Professor Trombulak wants to integrate into this course an approach referred to in the literature as “flipping the classroom.” This involves (a) digitally recording the lectures, (b) requiring the students to watch the lectures before coming to class, and (c) using class time to engage more interactively with the students, through exploration of case studies, discussion of readings, discussion of homework assignments, and role-playing scenarios. Professor Trombulak hopes this will result in (a) more sustained engagement in experiential learning following the case method, adopting the approach taken by professional schools in law, medicine, and business, and (b) greater personal engagement by the students since they will not be asked to sit through passive lectures when they are not energetically prepared for them.
Students are responsible for viewing the lectures before the class date, and there will be an assessment following each digital lecture. Professor Trombulak would create a series of questions based on the material in the digital lecture, and packages/delivers it to the students in the form of a post-lecture quiz, and make sure he is informed about (a) who completed the quiz, (b) what scores each student receives, and (c) the frequency distribution for each possible response for each question. He is working on incorporating all these components in the class.
Biology 324: Neurobiology
Robert Morris, Wheaton College, Spring 2013
BIO324 Neurobiology is a 300-level course with a weekly laboratory. Neurobiology is one of a set of courses that fulfills the 300-level course requirement for three bioscience majors: Biology, Biochemistry, and Neuroscience. Typically, 22 students majoring in related fields fill this class.
In the laboratory section, a blended approach would allow more in-depth face-to-face discussions on lab results, since the preliminary discussions would have taken place among students and between students and the professor online before labs. Professor Morris would have more time to evaluate students’ writings, and students would get feedback on days without classroom meetings. Online assessments will be used to ensure an achievement of basic level of understanding before class. Professor Morris believes that computer-based chat rooms on laboratory data will promote students’ engagement. He would also like to replace some of the problem sets with online assessments. Wheaton’s Moodle resources would allow both of these options.
SCI612: Neuroscience and Behavior
Janice Naegele, Wesleyan University, Summer 2012
This graduate level course introduced key concepts for understanding the functional organization of the brain and how it develops in embryonic and postnatal life. Lectures covered how sensory experience and neural activity shape brain functions and behaviors throughout life. Hands-on work with human brain models reinforced readings and lectures. Most of the students were working professionals, including elementary and high school teachers, administrators, business and salespersons, and journalists and writers interested in neuroscience. Professor Naegele hoped to accelerate classroom discussions by having students read and comment on the texts outside the classroom using software named “Collaborize” or other related software to increase classroom participation and retention of scientific concepts. In addition, students posted their assignments and accessed readings on Moodle. By offering two online class sessions during the summer, Professor Naegele hoped to become familiar with the pros and cons of blended learning courses. She planned to offer courses with more substantial online component in the future.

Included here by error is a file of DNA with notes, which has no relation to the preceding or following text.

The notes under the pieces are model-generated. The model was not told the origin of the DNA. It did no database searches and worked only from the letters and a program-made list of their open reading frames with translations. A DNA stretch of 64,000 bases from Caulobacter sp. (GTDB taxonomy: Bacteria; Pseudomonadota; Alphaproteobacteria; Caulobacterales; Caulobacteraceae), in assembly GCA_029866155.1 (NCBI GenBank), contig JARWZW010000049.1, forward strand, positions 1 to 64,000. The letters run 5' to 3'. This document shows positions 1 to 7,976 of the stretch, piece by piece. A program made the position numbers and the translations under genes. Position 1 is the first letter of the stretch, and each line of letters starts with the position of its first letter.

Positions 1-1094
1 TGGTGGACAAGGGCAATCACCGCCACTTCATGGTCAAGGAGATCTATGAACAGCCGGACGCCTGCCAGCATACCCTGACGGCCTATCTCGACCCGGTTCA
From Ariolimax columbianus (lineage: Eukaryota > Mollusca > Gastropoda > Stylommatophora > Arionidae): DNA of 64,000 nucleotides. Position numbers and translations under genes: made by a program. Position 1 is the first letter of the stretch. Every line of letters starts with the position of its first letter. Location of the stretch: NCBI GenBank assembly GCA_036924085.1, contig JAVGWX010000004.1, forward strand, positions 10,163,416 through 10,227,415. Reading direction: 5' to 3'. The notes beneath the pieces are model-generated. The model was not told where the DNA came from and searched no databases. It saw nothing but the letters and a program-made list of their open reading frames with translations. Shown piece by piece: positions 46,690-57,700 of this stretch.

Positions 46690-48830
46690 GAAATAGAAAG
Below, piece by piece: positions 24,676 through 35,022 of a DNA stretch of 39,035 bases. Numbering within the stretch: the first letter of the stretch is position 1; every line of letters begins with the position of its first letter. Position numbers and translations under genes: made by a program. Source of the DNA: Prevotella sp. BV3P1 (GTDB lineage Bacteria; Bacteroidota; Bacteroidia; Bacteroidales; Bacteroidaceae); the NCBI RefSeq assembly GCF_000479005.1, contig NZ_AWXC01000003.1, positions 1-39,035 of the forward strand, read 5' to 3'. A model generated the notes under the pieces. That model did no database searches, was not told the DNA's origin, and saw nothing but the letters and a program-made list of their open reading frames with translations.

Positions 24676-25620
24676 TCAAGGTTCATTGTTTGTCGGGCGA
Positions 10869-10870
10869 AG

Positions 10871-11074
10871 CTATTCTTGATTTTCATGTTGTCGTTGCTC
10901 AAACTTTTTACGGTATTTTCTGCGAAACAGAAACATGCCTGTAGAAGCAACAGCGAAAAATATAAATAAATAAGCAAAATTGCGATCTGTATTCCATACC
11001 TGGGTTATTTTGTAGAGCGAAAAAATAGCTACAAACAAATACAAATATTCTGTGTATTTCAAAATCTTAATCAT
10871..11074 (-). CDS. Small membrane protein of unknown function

BIO 380-01: Nucleic Acids, Membranes, and Carbohydrates
Brian Cohen, Lecturer, Union College, Fall 2012
Biochemistry is one of two upper level biochemistry courses required for biochemistry majors and available as an elective for biology and chemistry majors. The overall learning goals of the course were: 1) to understand the relationship between structure and function for non-protein macromolecules; 2) to gain an appreciation for the non-traditional roles for non-protein macromolecules such as the use of DNA in aptamers for detection instead of just thinking about DNA as a molecule of heredity; and 3) to apply classroom learning about these macromolecule to practical applications in the laboratory. Cohen hoped the computer-based learning would 1) give students access to foundational material online to free up class time for application based learning, and 2) to give students resources that would not translate well to being used in the traditional classroom environment.
Cohen used three resources: 1) videos produced in-house explaining basic material; 2) web-based and other lecture materials and videos such as HHMI videos; and 3) web-based animations and interactive learning sites.